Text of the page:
The goldline kinked, lifted the clog out and it slid down the rope. He was now suddenly 15 ft out, in mountaineering boots and having trouble. He tried to go for it and came off, falling 40 or 50 ft to the ground right in front of me. The rope stretch barely slowed him down.

It was real ugly, and horrifying to witness, but he survived. I lost contact with him, and I believe he quit climbing partly due to his physical injuries.

For some reason I kept at it...


Trad climber
BackInTheDitch BackInTheDirt BackInTheDay
Dec 2, 2012 - 04:47pm PT
Third pitch of Commitment - 5 Open Books - YOSE Falls. . . got up to Bridwell, he tied me off, and as I was starting to transfer the gear over to him, he was transferring the rest of it over to me.



"Your turn, Brockman!"


HohMahn. . . I got ten kinds-a-wiggly with every piece he clipped into my gear sling. . .

"SOOOOOOO. . . I don't know how to put this stuff IN, all I know how to do is TAKE IT OUT!"

"Ahhhh. . . just put it in. . . if it falls out, put it back in!"


The rest is history!

Funny how you sell yourself short until somebody MAKES you do something, eh?



Trad climber
lost, far away from Poland
Dec 2, 2012 - 05:25pm PT
eKat, that's funny!
T Hocking

Trad climber
Redding, Ca
Dec 2, 2012 - 06:44pm PT
Mikes Books J-Tree 72/73?

from SoCal
Dec 2, 2012 - 06:54pm PT
Angels Fright at Tahquitz. All pitons although only place a few because of so many trees and bushes.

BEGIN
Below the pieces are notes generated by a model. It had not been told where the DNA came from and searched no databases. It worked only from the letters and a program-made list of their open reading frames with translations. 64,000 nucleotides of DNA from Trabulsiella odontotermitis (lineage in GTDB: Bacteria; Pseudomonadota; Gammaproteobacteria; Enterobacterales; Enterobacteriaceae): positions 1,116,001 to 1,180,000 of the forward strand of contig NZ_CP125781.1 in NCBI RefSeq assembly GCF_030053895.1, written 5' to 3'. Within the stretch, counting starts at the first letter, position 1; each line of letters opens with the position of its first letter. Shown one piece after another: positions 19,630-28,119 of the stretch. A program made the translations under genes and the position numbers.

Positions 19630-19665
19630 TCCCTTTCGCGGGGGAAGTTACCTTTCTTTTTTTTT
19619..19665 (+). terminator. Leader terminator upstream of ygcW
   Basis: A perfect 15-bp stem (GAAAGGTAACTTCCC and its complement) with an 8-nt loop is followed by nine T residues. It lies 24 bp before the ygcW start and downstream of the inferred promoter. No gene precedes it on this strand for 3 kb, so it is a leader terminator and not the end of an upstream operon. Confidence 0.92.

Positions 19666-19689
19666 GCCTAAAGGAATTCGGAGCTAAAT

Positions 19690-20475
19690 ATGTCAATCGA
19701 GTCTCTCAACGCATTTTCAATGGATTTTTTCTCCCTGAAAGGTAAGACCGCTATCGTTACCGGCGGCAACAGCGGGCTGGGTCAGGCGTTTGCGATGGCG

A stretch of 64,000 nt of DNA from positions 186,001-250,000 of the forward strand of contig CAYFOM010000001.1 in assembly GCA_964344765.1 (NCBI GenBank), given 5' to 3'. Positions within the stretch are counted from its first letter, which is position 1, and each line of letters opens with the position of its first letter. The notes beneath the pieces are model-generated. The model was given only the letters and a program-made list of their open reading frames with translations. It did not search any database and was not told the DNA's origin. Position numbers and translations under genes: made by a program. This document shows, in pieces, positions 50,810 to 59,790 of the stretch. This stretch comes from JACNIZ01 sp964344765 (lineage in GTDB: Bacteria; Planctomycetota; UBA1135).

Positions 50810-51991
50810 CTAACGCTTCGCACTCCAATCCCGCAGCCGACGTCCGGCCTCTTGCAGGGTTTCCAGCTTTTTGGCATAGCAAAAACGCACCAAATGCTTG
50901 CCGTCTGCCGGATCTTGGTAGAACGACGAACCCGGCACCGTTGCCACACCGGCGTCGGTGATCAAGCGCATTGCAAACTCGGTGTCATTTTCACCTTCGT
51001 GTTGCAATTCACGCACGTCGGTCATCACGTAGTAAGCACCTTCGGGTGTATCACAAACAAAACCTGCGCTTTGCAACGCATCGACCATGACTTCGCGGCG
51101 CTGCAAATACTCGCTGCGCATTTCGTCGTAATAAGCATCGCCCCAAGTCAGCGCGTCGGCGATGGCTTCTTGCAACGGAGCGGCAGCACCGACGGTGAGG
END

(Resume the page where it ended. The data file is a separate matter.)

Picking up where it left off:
Trad climber
Toshi's Station, picking up power converters.
Dec 2, 2012 - 08:11pm PT
some 5.6 at Potter's rock. my partner was more scared for me than I was. first multi pitch, Sea of Tranquility 5.7 on Herring Creek Dome. it started to snow, climbed by someone's bail anchor of 2 micronuts (that got sent to the Philipines!) and quickly made it to the top before it started to dump (it didn't) still love that climb!

Jebus H Bomz

Reno, Nuh VAAAA duh
Dec 2, 2012 - 08:15pm PT
"Ahhhh. . . just put it in. . . if it falls out, put it back in!"

The definitive line of the thread. I have to use that on the next person I mentor.

It's surprising how fast some people pick up gear placement through a bit of following. I had a friend do this solid 5.7 in Arizona (read: a 5.9 elsewhere) as his first lead. I led on his gear afterwards (afraid to trust his first TR anchor), and his placements were all solid. Good thing, since his first lead was also his first upside down whipper! Luckily it was an overhanging climb, with no danger where he fell (an AZ 5.7 indeed). What a first lead!

Bill Mc Kirgan

Trad climber
Cedar Rapids, Iowa
Dec 2, 2012 - 09:09pm PT
First trad lead was The Bone (5.5) at Devils Lake. It was highly recommended as a first by friends at the CMC and was fun until I got to the ledge with a roof about 4 feet above it. I crawled on my hands and knees a bit at that point until finding the chimney exit to the right.